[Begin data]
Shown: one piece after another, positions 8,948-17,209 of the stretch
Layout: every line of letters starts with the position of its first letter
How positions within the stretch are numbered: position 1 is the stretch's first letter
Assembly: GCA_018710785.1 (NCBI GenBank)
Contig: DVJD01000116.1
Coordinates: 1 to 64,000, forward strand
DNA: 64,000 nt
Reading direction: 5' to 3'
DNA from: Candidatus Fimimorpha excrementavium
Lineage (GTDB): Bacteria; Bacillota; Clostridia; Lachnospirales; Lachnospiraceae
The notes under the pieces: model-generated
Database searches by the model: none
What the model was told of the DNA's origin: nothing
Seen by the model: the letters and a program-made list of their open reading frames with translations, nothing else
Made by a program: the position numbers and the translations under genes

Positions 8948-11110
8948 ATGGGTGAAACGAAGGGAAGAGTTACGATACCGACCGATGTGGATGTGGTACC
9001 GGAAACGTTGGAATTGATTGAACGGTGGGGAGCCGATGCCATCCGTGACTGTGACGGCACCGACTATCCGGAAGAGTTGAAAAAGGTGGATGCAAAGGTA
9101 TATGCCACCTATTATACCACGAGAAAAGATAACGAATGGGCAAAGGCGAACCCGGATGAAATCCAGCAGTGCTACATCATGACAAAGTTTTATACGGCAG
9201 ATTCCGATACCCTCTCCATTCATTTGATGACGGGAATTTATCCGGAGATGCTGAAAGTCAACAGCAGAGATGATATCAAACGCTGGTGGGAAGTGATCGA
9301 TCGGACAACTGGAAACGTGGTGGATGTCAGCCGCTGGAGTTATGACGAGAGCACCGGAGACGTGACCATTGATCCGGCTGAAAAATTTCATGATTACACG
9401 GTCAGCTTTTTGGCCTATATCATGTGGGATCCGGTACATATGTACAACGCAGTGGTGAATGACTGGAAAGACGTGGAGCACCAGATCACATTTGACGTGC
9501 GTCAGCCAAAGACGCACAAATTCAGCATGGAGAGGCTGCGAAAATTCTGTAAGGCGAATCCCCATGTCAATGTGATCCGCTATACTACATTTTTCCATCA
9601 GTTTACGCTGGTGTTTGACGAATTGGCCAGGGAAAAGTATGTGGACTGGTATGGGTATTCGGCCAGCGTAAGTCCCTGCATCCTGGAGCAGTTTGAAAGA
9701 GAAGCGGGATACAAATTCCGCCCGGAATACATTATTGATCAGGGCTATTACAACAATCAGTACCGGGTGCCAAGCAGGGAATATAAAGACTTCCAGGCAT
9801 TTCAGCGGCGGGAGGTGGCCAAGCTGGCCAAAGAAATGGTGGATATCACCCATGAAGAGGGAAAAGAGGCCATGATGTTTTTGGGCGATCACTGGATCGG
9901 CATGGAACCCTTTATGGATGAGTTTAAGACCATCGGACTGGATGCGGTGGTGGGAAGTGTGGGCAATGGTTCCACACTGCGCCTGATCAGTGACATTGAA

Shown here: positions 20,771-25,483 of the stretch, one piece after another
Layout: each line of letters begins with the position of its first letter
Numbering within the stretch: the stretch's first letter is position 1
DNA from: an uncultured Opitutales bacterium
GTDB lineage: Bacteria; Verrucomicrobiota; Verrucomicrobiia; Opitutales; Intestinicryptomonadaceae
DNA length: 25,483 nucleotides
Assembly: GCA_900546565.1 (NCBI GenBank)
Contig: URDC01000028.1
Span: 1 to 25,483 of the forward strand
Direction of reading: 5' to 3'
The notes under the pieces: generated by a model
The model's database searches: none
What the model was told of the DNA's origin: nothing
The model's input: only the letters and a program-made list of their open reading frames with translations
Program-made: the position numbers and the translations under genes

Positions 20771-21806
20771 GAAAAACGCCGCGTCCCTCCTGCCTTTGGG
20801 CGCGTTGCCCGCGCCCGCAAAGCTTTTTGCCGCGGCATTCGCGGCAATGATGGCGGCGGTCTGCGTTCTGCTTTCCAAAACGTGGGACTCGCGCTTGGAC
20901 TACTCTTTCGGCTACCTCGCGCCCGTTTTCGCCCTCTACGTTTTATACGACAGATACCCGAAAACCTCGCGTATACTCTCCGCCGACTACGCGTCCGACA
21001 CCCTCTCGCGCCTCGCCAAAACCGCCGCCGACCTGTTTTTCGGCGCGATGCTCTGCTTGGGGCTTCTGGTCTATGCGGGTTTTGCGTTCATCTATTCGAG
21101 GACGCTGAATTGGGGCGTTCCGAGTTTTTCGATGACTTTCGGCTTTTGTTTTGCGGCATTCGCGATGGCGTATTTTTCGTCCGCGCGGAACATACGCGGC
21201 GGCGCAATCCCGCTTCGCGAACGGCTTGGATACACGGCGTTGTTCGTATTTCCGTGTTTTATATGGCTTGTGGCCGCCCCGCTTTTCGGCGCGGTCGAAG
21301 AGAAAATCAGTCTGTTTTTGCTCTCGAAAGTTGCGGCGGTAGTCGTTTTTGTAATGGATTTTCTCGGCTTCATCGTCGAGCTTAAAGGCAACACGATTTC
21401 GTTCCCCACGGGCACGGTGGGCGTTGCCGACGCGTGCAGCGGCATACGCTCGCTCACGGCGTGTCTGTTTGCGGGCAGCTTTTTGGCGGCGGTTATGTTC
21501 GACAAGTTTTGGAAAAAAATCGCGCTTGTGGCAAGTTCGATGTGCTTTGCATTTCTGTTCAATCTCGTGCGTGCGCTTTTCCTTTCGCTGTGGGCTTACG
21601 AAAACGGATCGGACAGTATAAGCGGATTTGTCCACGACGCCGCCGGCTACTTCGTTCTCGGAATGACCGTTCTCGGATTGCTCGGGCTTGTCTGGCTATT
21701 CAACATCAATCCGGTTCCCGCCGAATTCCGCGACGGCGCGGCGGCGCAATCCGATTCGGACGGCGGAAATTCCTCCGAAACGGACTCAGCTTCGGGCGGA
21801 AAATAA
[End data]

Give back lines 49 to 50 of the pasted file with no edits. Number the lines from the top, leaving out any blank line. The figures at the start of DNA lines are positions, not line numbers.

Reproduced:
21201 GGCGCAATCCCGCTTCGCGAACGGCTTGGATACACGGCGTTGTTCGTATTTCCGTGTTTTATATGGCTTGTGGCCGCCCCGCTTTTCGGCGCGGTCGAAG
21301 AGAAAATCAGTCTGTTTTTGCTCTCGAAAGTTGCGGCGGTAGTCGTTTTTGTAATGGATTTTCTCGGCTTCATCGTCGAGCTTAAAGGCAACACGATTTC